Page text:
failed lawn

susan smith nash



A fringe of brown edges my yard

gives me a border to cross,

a little crust of death to encircle the green --

omnipresent even in the best of times,

despite rain, cool dawns, and all those gentle cliché’s,

like me, in that little part of my heart,

with breathlessness, haste, and greening fields,

where I, too, refuse to grow or thrive.


Without you,

the ordinary hedgerows around my heart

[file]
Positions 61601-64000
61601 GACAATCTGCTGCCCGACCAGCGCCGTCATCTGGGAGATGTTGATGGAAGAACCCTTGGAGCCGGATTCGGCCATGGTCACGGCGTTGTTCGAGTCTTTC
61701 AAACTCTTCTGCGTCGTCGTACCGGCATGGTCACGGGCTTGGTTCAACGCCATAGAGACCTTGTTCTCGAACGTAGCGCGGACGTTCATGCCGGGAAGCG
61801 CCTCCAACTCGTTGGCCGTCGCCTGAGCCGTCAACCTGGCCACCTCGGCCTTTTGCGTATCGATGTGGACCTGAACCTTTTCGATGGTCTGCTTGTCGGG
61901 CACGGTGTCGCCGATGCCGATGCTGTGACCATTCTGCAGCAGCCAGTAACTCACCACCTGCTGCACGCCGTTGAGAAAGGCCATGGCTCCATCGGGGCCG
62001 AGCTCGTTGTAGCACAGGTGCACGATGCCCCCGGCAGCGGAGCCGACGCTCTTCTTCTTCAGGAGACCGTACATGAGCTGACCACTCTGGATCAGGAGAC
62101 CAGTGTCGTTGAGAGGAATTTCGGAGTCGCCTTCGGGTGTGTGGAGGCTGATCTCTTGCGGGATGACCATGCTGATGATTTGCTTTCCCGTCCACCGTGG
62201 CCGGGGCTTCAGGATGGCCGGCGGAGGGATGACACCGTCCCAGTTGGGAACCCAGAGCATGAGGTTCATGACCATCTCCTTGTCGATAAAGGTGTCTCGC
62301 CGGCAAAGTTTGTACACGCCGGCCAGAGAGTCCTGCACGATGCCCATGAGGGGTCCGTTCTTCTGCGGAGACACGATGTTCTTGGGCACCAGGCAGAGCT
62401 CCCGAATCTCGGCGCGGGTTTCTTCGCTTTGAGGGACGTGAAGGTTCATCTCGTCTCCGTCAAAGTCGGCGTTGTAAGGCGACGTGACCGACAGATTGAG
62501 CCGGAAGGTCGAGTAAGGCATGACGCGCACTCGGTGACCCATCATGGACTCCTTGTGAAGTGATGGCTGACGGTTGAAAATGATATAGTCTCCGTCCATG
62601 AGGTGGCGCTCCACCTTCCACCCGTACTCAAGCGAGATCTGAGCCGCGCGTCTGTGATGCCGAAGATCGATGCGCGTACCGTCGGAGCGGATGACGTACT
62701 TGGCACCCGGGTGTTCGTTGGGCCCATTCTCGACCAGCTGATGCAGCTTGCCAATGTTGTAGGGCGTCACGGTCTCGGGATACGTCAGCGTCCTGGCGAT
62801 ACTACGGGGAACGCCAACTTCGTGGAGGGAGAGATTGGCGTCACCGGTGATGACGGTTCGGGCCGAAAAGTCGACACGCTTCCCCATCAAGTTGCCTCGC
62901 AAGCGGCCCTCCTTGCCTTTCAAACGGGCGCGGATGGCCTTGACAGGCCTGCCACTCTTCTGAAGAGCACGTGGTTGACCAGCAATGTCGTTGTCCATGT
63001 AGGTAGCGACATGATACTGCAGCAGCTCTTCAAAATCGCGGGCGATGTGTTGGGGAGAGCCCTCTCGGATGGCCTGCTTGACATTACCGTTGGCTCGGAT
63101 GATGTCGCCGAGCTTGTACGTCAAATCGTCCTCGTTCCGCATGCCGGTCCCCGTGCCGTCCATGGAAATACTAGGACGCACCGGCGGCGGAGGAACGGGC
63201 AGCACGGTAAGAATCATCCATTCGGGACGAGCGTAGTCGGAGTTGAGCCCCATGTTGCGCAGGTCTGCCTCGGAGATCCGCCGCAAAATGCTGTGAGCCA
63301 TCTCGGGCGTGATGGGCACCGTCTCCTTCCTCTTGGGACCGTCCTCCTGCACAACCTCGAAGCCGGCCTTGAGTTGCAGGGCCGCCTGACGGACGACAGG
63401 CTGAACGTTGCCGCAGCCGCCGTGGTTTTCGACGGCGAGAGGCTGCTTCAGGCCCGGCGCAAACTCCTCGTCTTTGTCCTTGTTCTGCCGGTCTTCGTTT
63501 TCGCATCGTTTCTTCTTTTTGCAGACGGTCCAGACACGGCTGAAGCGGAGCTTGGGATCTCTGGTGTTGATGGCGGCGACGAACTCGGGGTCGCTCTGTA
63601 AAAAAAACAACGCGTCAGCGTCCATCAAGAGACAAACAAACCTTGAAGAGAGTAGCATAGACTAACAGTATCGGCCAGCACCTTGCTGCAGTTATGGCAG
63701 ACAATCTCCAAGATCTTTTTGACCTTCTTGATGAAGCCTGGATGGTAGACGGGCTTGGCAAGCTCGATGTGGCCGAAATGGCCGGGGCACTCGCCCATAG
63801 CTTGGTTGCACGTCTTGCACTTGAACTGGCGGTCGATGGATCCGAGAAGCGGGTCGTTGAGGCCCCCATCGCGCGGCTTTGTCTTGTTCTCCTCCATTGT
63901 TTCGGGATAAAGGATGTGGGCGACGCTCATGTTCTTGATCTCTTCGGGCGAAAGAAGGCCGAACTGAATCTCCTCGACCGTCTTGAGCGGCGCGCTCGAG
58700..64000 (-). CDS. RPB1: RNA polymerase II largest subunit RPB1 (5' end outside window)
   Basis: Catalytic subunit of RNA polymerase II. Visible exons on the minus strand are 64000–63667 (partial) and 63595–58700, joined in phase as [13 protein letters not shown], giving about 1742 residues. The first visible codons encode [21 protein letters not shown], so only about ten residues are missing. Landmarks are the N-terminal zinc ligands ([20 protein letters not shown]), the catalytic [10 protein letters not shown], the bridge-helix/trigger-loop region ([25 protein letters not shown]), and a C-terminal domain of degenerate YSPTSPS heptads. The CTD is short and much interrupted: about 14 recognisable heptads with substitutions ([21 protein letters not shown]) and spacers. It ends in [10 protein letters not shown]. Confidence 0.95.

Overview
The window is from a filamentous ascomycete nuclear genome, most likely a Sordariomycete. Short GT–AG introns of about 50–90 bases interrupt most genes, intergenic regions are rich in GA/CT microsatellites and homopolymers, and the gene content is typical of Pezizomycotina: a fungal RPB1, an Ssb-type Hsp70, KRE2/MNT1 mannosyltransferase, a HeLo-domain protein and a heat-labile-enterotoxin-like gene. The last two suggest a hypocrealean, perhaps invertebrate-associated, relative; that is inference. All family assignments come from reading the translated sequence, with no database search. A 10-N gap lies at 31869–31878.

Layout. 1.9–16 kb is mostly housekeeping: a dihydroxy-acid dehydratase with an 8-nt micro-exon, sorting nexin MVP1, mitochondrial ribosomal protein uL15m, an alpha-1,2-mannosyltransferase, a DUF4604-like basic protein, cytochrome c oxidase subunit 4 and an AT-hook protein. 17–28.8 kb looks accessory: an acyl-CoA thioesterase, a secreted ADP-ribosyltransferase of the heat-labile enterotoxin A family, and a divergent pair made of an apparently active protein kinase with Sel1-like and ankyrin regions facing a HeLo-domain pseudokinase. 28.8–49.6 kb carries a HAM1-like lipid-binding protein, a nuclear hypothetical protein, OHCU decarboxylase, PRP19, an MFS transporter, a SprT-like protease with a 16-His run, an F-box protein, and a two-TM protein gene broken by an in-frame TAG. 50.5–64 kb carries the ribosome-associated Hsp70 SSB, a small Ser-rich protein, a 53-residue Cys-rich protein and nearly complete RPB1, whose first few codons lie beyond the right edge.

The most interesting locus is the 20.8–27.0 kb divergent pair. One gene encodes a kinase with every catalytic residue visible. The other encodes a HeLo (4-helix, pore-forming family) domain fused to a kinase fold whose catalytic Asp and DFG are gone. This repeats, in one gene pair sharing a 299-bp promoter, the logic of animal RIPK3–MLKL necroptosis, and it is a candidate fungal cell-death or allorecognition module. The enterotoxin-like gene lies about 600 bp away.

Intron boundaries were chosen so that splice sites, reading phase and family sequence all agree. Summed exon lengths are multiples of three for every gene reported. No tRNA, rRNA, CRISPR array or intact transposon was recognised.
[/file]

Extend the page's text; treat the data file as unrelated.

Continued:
have become more prickly, dry, yet inebriate

with rage and soulful arts


and from that weird paradox

my house looms high,

stone walls dusty, scaled by ivy,

the vaulted windows steamed over

with breath from long ago


at night, my neighbors see faces

or hands pressed up against the glass;

it is a reflection of my various moats

or narratives spun, tales in the making –


of armies of gardeners who stand and frown,

knee-deep in lilies, gladiolus, and green

waging war with that intractable brown,

the fringe I nurture  and neglect

a blossomless future

a brittle past

I, proudly drawing myself up,

refusing, finally, to thrive.



(May 6, 2001)